wearing a grey cap. a black coat and
light trousers. went to the home of
'S(uire D. A. McCord. in Paw Creek
township, Sund:ay mrirning and at
tacked Miss Mollie McCord, a 22-year
old dlaughiter of 'Squire and Mrs. Me
Cordl. knocking her (10wn,. choking her
ting a handkercbief around her neck
~nd cholorforming hler until shie was
mesii(ouis(it. As the fellow beat the
oung woman in the face. lie kept
ellinig her that it was money t ha: lie
wanted, but lie left thle house wit hout
.avig searched for any, lie didl not
erimiinally assault his victim and thle
:nstery 'is what his purpose could
Rhode Island Still Fast.
Niorfolk. Va., Spelal.-De'spite the
<forts of three of the most powerful
wrecking~ tugs in the service of the
IUnited States gzov'ernmenit the new
battleship Rhode island is still
asho~re off York 's Spit. in Chesapeake
av. While thbe big ship. accoriding
mediate dangier', t here is som01n1W
icess felIt toe hier saifetyv should a
sudden severe blow comei up the
Miners Drop Demands.
b) no strike of the miners in the
aithbracite coal fiels povided the
operators will agr'ee to give everyv man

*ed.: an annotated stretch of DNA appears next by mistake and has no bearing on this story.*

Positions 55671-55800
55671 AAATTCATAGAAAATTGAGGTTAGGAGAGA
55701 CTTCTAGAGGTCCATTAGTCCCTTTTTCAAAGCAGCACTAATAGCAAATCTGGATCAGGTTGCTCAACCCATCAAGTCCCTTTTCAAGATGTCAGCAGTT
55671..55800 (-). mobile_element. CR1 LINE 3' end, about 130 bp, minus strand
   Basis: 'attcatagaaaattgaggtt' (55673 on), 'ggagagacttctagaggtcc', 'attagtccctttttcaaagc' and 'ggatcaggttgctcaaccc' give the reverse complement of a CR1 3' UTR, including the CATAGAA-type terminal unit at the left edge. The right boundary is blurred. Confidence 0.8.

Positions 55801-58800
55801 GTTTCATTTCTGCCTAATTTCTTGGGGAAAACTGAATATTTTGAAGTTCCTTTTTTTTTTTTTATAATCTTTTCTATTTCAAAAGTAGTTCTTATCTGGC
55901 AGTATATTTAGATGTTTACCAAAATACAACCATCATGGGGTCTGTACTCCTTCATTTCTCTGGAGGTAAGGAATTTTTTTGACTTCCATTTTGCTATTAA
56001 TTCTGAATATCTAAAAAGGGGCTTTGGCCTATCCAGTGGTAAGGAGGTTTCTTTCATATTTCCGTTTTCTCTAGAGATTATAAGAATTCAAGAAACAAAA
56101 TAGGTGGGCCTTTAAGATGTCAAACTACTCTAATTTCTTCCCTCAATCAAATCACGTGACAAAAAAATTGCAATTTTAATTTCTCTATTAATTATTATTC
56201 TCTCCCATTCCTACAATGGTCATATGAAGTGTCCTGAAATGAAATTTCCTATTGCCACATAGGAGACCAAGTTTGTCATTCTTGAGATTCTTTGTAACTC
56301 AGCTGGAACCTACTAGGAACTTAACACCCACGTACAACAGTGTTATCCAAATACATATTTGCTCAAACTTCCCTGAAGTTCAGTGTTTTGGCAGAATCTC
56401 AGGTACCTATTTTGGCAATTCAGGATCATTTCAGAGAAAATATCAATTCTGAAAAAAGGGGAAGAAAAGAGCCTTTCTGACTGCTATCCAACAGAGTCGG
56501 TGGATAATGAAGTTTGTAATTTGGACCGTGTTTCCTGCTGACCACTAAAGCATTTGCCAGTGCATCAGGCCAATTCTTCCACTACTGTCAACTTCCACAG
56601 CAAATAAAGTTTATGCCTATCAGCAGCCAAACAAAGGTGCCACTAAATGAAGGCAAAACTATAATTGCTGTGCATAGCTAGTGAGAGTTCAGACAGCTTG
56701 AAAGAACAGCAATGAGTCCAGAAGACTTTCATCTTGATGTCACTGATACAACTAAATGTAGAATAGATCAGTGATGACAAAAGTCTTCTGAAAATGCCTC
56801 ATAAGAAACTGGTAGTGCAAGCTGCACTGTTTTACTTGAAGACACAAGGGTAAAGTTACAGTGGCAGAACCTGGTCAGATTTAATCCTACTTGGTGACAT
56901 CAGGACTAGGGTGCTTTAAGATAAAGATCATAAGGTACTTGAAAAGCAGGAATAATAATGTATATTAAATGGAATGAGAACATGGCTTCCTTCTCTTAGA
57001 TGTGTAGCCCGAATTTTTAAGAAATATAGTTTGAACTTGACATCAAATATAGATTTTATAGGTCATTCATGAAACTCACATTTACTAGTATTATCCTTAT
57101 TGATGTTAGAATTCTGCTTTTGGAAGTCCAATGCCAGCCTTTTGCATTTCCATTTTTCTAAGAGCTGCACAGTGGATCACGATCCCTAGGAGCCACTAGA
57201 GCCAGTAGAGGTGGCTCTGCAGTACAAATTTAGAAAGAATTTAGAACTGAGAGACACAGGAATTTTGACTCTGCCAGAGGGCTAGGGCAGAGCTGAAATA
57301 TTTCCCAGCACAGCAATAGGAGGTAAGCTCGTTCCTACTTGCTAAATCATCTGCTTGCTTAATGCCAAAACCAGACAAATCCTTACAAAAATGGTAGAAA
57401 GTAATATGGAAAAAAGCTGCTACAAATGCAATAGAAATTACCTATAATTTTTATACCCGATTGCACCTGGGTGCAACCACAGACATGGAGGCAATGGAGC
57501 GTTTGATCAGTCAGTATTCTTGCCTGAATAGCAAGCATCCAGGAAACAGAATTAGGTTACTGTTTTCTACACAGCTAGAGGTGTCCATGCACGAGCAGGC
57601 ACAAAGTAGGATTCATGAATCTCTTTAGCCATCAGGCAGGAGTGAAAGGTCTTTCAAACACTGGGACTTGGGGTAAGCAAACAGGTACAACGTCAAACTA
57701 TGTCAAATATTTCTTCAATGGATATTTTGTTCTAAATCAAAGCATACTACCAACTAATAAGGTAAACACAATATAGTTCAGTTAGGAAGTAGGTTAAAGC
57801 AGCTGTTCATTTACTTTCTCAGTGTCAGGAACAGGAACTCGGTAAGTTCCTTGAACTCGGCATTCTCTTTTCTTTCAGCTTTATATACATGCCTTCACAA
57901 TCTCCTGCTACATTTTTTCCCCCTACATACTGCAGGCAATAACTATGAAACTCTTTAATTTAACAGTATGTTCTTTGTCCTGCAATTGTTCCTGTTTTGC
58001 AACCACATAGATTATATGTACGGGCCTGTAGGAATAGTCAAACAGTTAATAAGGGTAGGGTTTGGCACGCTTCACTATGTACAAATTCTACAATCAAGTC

hs old place anmd reinlst ate those who
hve beem dismi-sed because t hey
oeed the suspensioni order of Johdn
Monument to Confederate Dead.
Bristol, Special.-The design for
the monument to be eel~ted to thle
memorv' of thme ('onfedera te dead of1
Washington counlty. Viriia. hias
been ereeted in the centeri of Maini
steet, Abingdon. Va.. niear th le couret
hcuse. Bids will be asked as soo'n
the draftsman has ciinpleted his
work. The monuimenit will be :30 feet
high, including base. dhie. pinthl andiu
statute. Thie datutIe will represenit
a ConfederatI soldier with gun at
readv. anid wiill be S teet in hiei.hit.
TeC anmounit a propriatled foe the
monumenit is .94.000t.
Tragedy at Cheraw, S. C.
Che :a w. S. 4 .. Spec'ial.- 1L. B.
(Croton. a pineni~i(it youngl whlite
l:ui, wa sho t ml lilirtilly wiine
1v ('hie f l 'liT' iiintehill~oi1 Iithe
st jne.ui -1utchions ince t arres
hi . en inc ro~i o lla 'r w hli a -i
441 in I 1is i E l(i'51n Il 4*N t i ii Iii
peeld~ e bing in-onen t. It h' n -n
i,, :bal the shootinig wasi jusi liable.
Knorville's Loss by Fire S342,000.
and M"Bii--hlam ibright n;ompany.
othlune ma:n ii facillric's.
ITH[ WORK Of CONGR[SS
What is Being Done Day by Day By
the National House and Senate.
Pitchfork Federal Judges.
During the debate in the Senate ofn
le railroad rate bill Mr. Tillman took
the floor to put into Th 1 Re do a
lnillb'er of sta tementid he h1al -ather
Nd to .justify hI is positOui n that tle pCo
pIe distrust the Federal courts. Pre
imiarily. he aIinumeed that lie did
-iot intend a wiolesale Inismht It
a the judiciary. and he eei itt-d
le Supreme Court. especially of